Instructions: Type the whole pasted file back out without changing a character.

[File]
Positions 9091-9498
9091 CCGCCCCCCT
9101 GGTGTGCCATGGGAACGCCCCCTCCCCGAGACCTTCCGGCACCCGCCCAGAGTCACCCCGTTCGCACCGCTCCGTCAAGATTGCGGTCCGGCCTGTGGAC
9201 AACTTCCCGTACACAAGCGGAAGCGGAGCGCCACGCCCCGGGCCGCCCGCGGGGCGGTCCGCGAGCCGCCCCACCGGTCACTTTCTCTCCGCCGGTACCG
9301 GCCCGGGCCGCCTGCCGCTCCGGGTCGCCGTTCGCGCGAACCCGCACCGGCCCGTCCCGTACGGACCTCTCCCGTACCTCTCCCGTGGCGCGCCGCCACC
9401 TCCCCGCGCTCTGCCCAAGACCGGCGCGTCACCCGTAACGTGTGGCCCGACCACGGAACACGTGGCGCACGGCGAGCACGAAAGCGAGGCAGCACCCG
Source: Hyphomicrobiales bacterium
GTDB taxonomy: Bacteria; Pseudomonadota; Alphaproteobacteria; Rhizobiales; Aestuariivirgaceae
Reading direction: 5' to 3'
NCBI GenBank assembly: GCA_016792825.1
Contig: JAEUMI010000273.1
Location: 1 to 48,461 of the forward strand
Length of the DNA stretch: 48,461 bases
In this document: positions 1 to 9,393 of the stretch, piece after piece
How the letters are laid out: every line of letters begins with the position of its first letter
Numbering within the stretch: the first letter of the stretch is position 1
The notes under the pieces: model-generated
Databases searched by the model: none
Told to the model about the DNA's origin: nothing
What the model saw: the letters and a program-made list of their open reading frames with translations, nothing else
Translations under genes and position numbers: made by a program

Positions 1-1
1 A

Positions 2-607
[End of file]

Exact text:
Positions 9091-9498
9091 CCGCCCCCCT
9101 GGTGTGCCATGGGAACGCCCCCTCCCCGAGACCTTCCGGCACCCGCCCAGAGTCACCCCGTTCGCACCGCTCCGTCAAGATTGCGGTCCGGCCTGTGGAC
9201 AACTTCCCGTACACAAGCGGAAGCGGAGCGCCACGCCCCGGGCCGCCCGCGGGGCGGTCCGCGAGCCGCCCCACCGGTCACTTTCTCTCCGCCGGTACCG
9301 GCCCGGGCCGCCTGCCGCTCCGGGTCGCCGTTCGCGCGAACCCGCACCGGCCCGTCCCGTACGGACCTCTCCCGTACCTCTCCCGTGGCGCGCCGCCACC
9401 TCCCCGCGCTCTGCCCAAGACCGGCGCGTCACCCGTAACGTGTGGCCCGACCACGGAACACGTGGCGCACGGCGAGCACGAAAGCGAGGCAGCACCCG
Source: Hyphomicrobiales bacterium
GTDB taxonomy: Bacteria; Pseudomonadota; Alphaproteobacteria; Rhizobiales; Aestuariivirgaceae
Reading direction: 5' to 3'
NCBI GenBank assembly: GCA_016792825.1
Contig: JAEUMI010000273.1
Location: 1 to 48,461 of the forward strand
Length of the DNA stretch: 48,461 bases
In this document: positions 1 to 9,393 of the stretch, piece after piece
How the letters are laid out: every line of letters begins with the position of its first letter
Numbering within the stretch: the first letter of the stretch is position 1
The notes under the pieces: model-generated
Databases searched by the model: none
Told to the model about the DNA's origin: nothing
What the model saw: the letters and a program-made list of their open reading frames with translations, nothing else
Translations under genes and position numbers: made by a program

Positions 1-1
1 A

Positions 2-607